Taiwan Cruises

Taiwan is perhaps most famous for the rapid economic expansion it experienced in the 20th century. 

However, this isn’t the land of factories and skyscrapers that might first spring to mind. Nicknamed ‘Ilha Formosa’ (‘Beautiful Isle’) by Portuguese sailors who happened upon the island in the 16th century, Taiwan is home to spectacular scenery and unique landscapes.  

With a chain of mountains running from the north to the south, plains lying on either side, and the beautiful blue of the Pacific Ocean beyond, the country’s geography is rich and varied.  

There are lush forested hills, national parks, unique rock formations and mountain peaks, home to little lantern-lit villages. These vistas provide ample opportunity for photographers, both experienced and amate

Top 5 interesting facts

  • The Spanish, Dutch, Japanese and Chinese have all occupied Taiwan. 
  • In Taiwan, the number four, rather than 13, is considered unlucky. 
  • Baseball is the national sport of Taiwan. 
  • The first woman to win the Nobel Peace Prize was Taiwanese. 
  • Most people in Taiwan are either Buddhists or Taoists. 


Cultural treasures

Taiwan has proved to be something of a melting pot over the centuries. The country combines religions including Buddhism, Taoism, Confucianism and Catholicism, and cultural imports from China, Japan and the west. Exploring at least a little of this rich cultural mix is an essential part of any journey to Taiwan.

Whether you choose to take a tour of Taiwan’s cultural treasures or soak up the atmosphere alone, you’ll find exhilarating discoveries around each and every corner.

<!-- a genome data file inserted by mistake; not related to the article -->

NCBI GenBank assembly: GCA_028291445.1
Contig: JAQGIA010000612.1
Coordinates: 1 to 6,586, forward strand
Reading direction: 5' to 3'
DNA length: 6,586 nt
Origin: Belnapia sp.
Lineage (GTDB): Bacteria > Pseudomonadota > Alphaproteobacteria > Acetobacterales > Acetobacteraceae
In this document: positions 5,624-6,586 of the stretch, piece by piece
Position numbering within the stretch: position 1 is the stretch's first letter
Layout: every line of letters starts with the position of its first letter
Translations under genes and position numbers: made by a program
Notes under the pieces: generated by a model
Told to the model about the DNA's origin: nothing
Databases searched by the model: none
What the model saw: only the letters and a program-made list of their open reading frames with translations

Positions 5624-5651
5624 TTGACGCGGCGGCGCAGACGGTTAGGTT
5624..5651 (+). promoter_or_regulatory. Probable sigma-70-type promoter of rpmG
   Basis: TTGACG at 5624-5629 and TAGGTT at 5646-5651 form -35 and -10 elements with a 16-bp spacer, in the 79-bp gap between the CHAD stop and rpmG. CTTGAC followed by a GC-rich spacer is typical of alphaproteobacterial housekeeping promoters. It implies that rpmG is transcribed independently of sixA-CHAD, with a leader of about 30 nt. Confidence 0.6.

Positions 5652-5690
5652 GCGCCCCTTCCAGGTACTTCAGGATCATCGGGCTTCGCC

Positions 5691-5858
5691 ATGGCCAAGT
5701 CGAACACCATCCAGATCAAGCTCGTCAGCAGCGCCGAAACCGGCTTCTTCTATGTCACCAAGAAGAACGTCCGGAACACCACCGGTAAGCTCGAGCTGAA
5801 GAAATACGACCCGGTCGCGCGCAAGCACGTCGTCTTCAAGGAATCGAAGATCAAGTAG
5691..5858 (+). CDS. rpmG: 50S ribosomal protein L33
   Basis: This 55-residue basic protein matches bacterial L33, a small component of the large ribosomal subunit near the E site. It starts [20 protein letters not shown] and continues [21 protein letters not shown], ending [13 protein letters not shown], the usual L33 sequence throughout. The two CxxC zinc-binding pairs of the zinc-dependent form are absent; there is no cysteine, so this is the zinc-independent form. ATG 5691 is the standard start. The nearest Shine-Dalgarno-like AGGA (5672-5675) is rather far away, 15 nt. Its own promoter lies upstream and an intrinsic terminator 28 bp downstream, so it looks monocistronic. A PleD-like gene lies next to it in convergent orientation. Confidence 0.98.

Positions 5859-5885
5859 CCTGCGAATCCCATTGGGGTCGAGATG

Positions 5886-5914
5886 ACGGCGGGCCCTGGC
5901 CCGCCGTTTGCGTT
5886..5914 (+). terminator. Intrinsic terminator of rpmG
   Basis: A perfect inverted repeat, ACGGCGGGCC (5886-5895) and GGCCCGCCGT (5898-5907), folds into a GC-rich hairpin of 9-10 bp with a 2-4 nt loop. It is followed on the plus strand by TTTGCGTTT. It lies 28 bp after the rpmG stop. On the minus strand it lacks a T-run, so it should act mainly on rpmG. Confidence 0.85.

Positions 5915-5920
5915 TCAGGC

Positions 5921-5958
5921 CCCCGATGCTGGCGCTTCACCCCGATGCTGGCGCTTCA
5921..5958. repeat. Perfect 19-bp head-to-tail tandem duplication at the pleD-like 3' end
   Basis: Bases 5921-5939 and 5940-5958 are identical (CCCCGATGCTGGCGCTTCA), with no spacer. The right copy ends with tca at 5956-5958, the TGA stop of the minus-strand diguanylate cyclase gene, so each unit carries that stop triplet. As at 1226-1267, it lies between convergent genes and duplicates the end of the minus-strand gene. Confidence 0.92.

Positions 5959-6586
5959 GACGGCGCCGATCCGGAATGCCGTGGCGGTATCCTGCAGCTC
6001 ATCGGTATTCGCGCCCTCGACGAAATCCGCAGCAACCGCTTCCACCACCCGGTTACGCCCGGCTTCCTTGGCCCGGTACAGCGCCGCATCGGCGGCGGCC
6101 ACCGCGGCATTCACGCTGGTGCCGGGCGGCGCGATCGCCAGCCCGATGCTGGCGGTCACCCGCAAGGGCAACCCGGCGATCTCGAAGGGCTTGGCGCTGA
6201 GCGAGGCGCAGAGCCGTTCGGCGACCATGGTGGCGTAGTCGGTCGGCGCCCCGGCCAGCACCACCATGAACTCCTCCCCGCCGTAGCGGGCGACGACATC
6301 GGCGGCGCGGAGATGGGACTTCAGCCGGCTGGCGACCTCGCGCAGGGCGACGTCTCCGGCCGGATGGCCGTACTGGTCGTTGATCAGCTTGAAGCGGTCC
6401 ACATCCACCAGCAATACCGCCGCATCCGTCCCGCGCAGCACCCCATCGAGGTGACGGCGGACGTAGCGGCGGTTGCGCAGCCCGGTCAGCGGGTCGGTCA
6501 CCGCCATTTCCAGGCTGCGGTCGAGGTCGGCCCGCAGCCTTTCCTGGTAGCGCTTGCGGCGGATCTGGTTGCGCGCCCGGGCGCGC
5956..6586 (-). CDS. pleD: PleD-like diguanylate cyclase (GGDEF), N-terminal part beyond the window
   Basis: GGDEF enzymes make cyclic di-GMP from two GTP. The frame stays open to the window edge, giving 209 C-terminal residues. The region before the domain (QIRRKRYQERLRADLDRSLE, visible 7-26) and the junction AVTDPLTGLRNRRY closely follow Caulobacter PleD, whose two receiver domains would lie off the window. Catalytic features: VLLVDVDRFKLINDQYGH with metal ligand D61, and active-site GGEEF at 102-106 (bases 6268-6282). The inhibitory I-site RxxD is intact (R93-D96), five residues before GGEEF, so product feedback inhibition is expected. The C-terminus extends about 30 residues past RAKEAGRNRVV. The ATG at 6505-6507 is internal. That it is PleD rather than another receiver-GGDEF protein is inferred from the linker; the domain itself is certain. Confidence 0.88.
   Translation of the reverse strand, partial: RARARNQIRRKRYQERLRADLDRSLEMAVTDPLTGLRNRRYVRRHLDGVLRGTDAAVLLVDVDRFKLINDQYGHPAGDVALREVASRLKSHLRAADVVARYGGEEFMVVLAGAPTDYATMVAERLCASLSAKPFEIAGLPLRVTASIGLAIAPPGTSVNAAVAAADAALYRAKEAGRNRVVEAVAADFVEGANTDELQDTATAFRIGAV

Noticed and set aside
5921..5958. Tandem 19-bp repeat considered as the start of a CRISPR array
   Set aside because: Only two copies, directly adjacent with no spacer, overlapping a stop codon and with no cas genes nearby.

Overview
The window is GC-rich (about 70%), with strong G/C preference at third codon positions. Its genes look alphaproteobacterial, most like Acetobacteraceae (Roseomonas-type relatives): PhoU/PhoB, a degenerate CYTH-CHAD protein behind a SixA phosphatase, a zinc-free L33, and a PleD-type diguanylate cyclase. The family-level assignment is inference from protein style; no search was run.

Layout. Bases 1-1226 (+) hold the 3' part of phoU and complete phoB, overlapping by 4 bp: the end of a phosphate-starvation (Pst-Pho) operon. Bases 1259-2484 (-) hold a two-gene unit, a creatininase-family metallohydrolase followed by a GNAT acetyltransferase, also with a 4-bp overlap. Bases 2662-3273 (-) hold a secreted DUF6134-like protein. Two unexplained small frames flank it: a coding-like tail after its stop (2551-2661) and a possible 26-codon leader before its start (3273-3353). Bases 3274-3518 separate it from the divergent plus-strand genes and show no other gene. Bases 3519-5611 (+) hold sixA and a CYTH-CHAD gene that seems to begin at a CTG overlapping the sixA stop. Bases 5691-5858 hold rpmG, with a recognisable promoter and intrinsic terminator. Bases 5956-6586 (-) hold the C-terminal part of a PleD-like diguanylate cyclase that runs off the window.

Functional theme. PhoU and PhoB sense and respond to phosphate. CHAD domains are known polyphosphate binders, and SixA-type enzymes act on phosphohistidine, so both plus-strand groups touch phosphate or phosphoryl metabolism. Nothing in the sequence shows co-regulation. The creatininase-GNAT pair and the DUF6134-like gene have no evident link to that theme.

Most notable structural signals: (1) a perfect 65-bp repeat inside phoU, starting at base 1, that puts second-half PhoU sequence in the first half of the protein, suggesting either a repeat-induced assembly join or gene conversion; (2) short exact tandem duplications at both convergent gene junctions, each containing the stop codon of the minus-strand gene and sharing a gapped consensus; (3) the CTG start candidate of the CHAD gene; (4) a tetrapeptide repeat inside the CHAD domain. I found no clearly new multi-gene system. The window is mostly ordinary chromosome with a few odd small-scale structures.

The cherry blossom

Like Japan, Taiwan celebrates the coming of the cherry blossom in the spring and, like China, celebrates dragon boat festivals throughout the year. The country is home to over 15,000 temples, which boast grand architecture, ornate carvings and unique traditions. There are museums where the best of national art and artefacts are preserved, historic mansions surrounded by beautiful gardens, and old winding streets filled with Chinese medicine and silk stalls.  




Taiwan’s cultural diversity means that its food culture is equally as varied. Chinese and Japanese food is, of course, very easy to come by and of the highest quality.

 But there are lots of local Taiwanese delicacies too, including barbecued wild boar, beef noodle soup served with pickles and aiyu fig jelly, served as a refreshing sweet treat on hot days. 

The island is famed for its markets, and they’re the perfect place to pick up some authentic Taiwanese titbits. Think steamed dumplings, shrimp balls, oyster omelettes and pancake soup. 

And to quench your thirst, Taiwan serves great tea, much of which is produced on the island itself. There’s also Taiwanese beer, fresh tropical juices and some rather strong spirits, of which Kaoliang and Shaoxing rice wine are local favourites.


Ports in the country


Cruises visiting Taiwan

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